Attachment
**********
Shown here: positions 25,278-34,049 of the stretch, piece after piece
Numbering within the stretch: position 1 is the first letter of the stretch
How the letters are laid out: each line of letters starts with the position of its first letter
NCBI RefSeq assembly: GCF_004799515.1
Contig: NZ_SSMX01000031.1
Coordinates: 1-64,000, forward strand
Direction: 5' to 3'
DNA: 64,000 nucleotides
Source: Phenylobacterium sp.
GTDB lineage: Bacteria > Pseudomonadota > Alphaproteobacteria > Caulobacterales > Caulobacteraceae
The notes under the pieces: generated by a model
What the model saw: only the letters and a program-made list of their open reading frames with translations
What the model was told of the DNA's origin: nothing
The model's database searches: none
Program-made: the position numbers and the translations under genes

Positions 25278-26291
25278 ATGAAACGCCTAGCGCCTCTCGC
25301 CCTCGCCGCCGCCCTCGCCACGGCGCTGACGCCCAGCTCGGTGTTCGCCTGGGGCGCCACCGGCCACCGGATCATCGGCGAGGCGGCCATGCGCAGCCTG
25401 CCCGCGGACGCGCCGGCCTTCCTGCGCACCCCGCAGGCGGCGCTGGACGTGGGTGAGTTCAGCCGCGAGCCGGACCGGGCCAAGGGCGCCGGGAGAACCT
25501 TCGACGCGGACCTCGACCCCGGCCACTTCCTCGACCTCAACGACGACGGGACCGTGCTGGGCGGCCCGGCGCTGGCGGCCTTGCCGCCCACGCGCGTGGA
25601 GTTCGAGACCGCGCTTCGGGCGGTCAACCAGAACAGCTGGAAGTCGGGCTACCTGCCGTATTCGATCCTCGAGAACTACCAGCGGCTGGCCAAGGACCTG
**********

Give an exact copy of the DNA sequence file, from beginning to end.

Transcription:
Shown here: positions 25,278-34,049 of the stretch, piece after piece
Numbering within the stretch: position 1 is the first letter of the stretch
How the letters are laid out: each line of letters starts with the position of its first letter
NCBI RefSeq assembly: GCF_004799515.1
Contig: NZ_SSMX01000031.1
Coordinates: 1-64,000, forward strand
Direction: 5' to 3'
DNA: 64,000 nucleotides
Source: Phenylobacterium sp.
GTDB lineage: Bacteria > Pseudomonadota > Alphaproteobacteria > Caulobacterales > Caulobacteraceae
The notes under the pieces: generated by a model
What the model saw: only the letters and a program-made list of their open reading frames with translations
What the model was told of the DNA's origin: nothing
The model's database searches: none
Program-made: the position numbers and the translations under genes

Positions 25278-26291
25278 ATGAAACGCCTAGCGCCTCTCGC
25301 CCTCGCCGCCGCCCTCGCCACGGCGCTGACGCCCAGCTCGGTGTTCGCCTGGGGCGCCACCGGCCACCGGATCATCGGCGAGGCGGCCATGCGCAGCCTG
25401 CCCGCGGACGCGCCGGCCTTCCTGCGCACCCCGCAGGCGGCGCTGGACGTGGGTGAGTTCAGCCGCGAGCCGGACCGGGCCAAGGGCGCCGGGAGAACCT
25501 TCGACGCGGACCTCGACCCCGGCCACTTCCTCGACCTCAACGACGACGGGACCGTGCTGGGCGGCCCGGCGCTGGCGGCCTTGCCGCCCACGCGCGTGGA
25601 GTTCGAGACCGCGCTTCGGGCGGTCAACCAGAACAGCTGGAAGTCGGGCTACCTGCCGTATTCGATCCTCGAGAACTACCAGCGGCTGGCCAAGGACCTG